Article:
Remarks by Vice Chairman Roger W. Ferguson, Jr.
At the Executives' Club of Chicago, Chicago, Illinois
November 21, 2003
It is a pleasure to be with you today to speak about the U.S. economy. As always, the views I will be expressing are my own and do not necessarily represent those of the other members of the Board of Governors or the Federal Open Market Committee.
My last formal speech on the economy was in November 2002. And in preparing my remarks for today, I was struck both by how much has happened over the past year and by how much economic conditions have changed. Think back to the economic situation of a year ago. After growing moderately over the first three quarters of 2002, the economy was about to stall out. The lingering effects of the corporate governance scandals, rising oil prices, and growing uncertainties about the economic consequences of a possible war in Iraq were holding back the nascent recovery from the 2001 recession. The pessimism that had gripped the business community since the summer of 2000 intensified, and firms renewed their focus on restructuring rather than expanding their operations. The result was another round of job cuts and continued sluggishness in capital spending.
Intense geopolitical risks and uncertainties continued to weigh on the economy until major combat operations in Iraq ended this past spring. Shortly thereafter, the Congress enacted additional reductions in personal income taxes and extended the enhanced corporate expensing provisions for new investment. Moreover, the Federal Reserve eased monetary policy an additional 25 basis points in June. By early this summer, a significant amount of monetary and fiscal stimulus was in place, and although there was no evidence in hand at the time, most forecasters anticipated a step-up in the pace of economic activity.
In the event, the economy rebounded faster than even the most optimistic of prognosticators had predicted. Real gross domestic product rose at an annual rate of 3-1/4 percent in the second quarter of this year and surged at a rate of more than 7 percent in the third quarter. The labor market, which heretofore had continued to deteriorate, appears to have stabilized during the summer, and almost 300,000 new jobs were created over the July-to-October period.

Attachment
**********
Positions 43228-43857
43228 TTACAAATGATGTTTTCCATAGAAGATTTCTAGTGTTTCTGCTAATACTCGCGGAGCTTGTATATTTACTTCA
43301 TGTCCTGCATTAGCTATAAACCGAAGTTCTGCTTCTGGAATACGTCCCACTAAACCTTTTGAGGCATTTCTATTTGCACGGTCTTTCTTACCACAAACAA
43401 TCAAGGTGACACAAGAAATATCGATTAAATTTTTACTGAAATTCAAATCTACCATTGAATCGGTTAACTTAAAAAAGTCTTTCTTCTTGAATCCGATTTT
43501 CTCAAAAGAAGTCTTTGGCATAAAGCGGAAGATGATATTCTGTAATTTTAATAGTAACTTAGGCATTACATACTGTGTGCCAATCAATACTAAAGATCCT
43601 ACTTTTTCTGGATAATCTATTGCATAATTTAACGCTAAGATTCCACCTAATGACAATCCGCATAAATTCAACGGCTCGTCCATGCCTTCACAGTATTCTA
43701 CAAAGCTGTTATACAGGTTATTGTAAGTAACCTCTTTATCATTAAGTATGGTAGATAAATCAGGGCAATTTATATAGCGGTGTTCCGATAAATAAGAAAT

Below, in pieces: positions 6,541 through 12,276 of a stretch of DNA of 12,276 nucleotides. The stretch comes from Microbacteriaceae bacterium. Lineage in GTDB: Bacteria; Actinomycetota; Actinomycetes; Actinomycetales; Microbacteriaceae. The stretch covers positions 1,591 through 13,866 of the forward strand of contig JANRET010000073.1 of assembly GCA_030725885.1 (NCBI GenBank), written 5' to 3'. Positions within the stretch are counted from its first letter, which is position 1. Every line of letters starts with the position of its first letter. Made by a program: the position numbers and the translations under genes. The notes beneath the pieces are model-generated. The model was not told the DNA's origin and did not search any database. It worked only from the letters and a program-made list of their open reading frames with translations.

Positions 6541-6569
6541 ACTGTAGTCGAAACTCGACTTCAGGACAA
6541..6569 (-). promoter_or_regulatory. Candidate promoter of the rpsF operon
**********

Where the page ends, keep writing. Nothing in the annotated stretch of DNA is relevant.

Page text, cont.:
Although the economy now appears to have turned the corner, much additional progress needs to be made before our country's labor and capital resources are fully utilized. Indeed, until the most recent employment report, many commentators had described this period as the "jobless recovery." Since the cyclical trough in November 2001, nonfarm payrolls have actually fallen 1/2 percent. This decline compares with a 1-1/4 percent rise over a period of comparable length in the preceding jobless recovery from the recession of 1990-91 and an average 7 percent increase in the other seven post-war recovery periods. A similar picture emerges for industrial production, which is up only 2 percent from its cyclical trough, compared with 6-1/2 percent in 1990-91 and almost 20 percent on average after the other seven post-war recessions.
Are Jobless Recoveries Now the Norm?
Glance at the textbook descriptions of business-cycle fluctuations between 1946 and 1990, and you will find repeated references to swings in aggregate demand induced by so-called "stop-go" economic policies--policies that alternated between being excessively stimulative and excessively restrictive. These descriptions often portray the Federal Reserve as one of the villains in this process, first by spiking the proverbial punch bowl to get the party rolling and then preemptively removing it once everyone was having a bit of fun. During this period, monetary policy attempted to manage cyclical shocks to aggregate demand and aggregate supply to first control inflation and then to confront any excess slack in resource utilization that might follow from these initial actions.
However, the recessions of 1990-1991 and 2001 were different than this prototypical postwar downturn. Both involved unusual economic circumstances that placed additional strains on the economy. In 1990, a credit crunch was layered on top of the usual cyclical dynamics. The collapse of savings and loan institutions and the need to repair the capital structure of the banking industry led to a period in which the flow of credit to businesses was impaired. Although the Federal Reserve cut interest rates to confront these "headwinds," a prolonged adjustment period was still needed to correct the financial imbalances that had emerged in the late 1980s. Facing limited access to the credit markets, businesses--especially small businesses--were unable to expand, and hiring lagged far behind that of the typical postwar recovery. In my view, this credit-supply shock and the associated efforts of businesses to repair their balance sheets proved to be the characteristic of the 1990-1991 recession-and-recovery period that distinguished it from earlier cycles and led to its jobless features.